The exhibition successfully synthesises Kentridge’s juxtaposition of playful and serious, it speaks a language which enables the audience to best digest the arrestingly powerful, often difficult subject matter tackled by the artist, yet never risks simplifying the work. The beautiful, often whimsical soundscapes that accompany Kentridge’s projections diffuse through the surrounding rooms, contextualising and strengthening the prints, drawings and sculptural pieces on display whilst beckoning us into the almost sacred spaces of the theatrettes.
I realised on leaving Five Themes, a journey lasting nearly five hours, that I had been keeping pace with an elderly couple, a young family and a teenage couple out for a Sunday date, and was immediately struck by the exhibition’s success in this regard. What a joy it was to be able to actually stop and engage with the work and witness others doing the same. I recalled my experiences at recent ‘blockbuster’ exhibitions, herded from room to room after a momentary glance at the works until finally being deposited into the gift shop. I am thankful that this experience was not trivialised, as appears to be the current trend amongst many major cultural institutions. ACMI’s superb treatment of the exhibition is to be commended.
Despite its tremendous strengths, including the technical brilliance demonstrated, the immense scope of the themes explored, the refined presentation and sensitivity instilled in the work by Rosenthal and the ACMI, on leaving Five Themes, I couldn’t ignore a niggling feeling of simply wanting more from the exhibition.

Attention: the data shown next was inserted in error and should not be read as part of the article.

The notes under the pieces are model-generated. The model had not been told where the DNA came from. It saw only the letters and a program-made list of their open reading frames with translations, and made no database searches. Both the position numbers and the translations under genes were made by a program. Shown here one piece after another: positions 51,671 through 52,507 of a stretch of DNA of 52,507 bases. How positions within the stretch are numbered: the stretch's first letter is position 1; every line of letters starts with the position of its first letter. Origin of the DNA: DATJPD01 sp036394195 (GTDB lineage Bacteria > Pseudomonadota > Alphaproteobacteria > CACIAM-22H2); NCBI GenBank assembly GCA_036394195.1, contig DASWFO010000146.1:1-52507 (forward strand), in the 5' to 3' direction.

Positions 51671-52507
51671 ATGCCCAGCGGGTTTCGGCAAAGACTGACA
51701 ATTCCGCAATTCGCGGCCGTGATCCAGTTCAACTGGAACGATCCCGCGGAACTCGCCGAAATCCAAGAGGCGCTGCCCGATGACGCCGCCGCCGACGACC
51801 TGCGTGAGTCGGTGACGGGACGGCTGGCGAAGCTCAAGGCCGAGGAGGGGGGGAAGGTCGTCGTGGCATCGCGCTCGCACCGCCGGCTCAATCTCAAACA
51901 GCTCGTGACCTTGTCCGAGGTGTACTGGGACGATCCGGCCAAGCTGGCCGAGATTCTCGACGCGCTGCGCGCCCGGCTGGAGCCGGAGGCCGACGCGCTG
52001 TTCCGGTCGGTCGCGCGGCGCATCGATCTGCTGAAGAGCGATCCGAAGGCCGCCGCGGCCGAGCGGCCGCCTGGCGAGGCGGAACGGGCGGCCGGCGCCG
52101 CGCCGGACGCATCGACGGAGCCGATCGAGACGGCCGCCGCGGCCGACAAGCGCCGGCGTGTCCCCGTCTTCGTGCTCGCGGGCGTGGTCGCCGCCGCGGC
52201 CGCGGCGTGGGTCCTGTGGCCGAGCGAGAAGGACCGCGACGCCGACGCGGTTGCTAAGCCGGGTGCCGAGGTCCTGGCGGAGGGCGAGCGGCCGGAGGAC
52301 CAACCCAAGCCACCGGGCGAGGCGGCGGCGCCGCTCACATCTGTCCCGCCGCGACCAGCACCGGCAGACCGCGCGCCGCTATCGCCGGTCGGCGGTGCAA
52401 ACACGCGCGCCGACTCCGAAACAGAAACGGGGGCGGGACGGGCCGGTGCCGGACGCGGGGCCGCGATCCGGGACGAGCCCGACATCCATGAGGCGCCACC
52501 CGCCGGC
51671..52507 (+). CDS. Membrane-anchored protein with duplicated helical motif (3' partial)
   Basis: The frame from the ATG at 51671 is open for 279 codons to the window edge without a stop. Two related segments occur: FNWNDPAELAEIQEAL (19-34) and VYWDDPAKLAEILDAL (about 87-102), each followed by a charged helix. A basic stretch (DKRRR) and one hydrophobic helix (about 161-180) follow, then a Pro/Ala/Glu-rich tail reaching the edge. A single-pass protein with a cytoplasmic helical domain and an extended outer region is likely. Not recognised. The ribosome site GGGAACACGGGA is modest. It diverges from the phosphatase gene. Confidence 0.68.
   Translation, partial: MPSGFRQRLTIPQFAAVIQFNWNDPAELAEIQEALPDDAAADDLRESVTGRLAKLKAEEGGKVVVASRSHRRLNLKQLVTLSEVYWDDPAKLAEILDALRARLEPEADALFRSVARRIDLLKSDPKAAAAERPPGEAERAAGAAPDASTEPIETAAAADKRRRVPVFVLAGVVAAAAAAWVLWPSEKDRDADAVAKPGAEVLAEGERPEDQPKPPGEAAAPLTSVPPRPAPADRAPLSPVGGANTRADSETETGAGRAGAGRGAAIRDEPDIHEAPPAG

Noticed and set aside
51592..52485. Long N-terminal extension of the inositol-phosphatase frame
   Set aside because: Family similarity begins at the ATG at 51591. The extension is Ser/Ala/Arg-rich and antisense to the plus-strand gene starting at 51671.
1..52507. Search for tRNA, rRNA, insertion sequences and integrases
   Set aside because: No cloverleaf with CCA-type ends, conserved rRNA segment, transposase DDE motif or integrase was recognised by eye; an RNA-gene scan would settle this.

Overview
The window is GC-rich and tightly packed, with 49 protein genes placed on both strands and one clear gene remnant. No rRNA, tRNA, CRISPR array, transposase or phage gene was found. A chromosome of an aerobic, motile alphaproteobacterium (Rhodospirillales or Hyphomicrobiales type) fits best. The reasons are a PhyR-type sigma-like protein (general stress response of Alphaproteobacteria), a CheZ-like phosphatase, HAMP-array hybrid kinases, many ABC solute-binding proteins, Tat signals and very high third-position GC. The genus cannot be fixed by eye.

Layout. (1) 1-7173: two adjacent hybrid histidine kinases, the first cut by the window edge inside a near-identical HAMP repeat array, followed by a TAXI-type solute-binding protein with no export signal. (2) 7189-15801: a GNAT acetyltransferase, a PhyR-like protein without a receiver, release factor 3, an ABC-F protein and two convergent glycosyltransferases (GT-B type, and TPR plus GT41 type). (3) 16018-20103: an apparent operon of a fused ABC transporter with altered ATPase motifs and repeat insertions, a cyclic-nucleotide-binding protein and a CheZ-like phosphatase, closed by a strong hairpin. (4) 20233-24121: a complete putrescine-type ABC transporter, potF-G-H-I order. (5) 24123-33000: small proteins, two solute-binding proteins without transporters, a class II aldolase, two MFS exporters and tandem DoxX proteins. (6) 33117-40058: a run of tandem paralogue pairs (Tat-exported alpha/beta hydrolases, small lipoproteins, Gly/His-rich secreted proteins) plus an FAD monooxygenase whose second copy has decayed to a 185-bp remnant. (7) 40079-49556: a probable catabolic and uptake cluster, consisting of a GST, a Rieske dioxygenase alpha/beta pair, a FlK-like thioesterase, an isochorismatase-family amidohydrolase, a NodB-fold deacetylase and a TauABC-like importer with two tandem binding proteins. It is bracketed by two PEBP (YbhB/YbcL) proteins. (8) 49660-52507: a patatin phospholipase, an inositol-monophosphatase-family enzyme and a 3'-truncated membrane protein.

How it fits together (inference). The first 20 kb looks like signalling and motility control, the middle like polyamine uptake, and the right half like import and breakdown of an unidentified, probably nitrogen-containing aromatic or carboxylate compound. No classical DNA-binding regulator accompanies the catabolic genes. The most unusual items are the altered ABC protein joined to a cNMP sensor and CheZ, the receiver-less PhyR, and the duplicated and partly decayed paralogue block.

On reflection of the otherwise successful thematic curation, I came to realise that the passing of time has meant that the premise of William Kentridge: Five Themes is in itself problematic. No recent work is presented in Five Themes and no suggestions are given for what the prolific artist has been up to since the exhibition’s inception in 2009.
Has Kentridge continued to work within these fragments or has he explored new themes? Has the artist’s recent work been shunned to preserve Rosenthal’s curatorial integrity, to maximise the exhibition’s marketability, or to prolong the commercial lifespan of the accompanying catalogue? Why should exhibitions remain motionless when the world around them is perpetually changing, when artists are still creating?
Perhaps the more pressing question to ask is whether or not these issues of context and relevance should overshadow an otherwise superbly crafted and curated exhibition? Are Rosenthal, Kentridge and the ACMI asking us to take the exhibition for what it is, a snapshot of a career’s work taken in 2009? Is this a fair question to ask of us? Or do we as the audience deserve more from our curators, our artists, our institutions?
The work contained within William Kentridge: Five Themes is undoubtedly amazing. Kentridge is masterful in his incredible ability to explore universal experiences through deeply personal narratives. The nature of Kentridge’s practice, synthesising experiences and emotions at the core of the human condition enriches his work with a timeless quality. The same, however cannot be said of the fragmented curatorial hang, which at a time had perfectly supported the work of Kentridge, now threatens to weigh it down in static irrelevance.
William Kentridge: Five Themes is on at The Australian Centre for the Moving Image, Melbourne until Sunday May 27, 2012.
References and further reading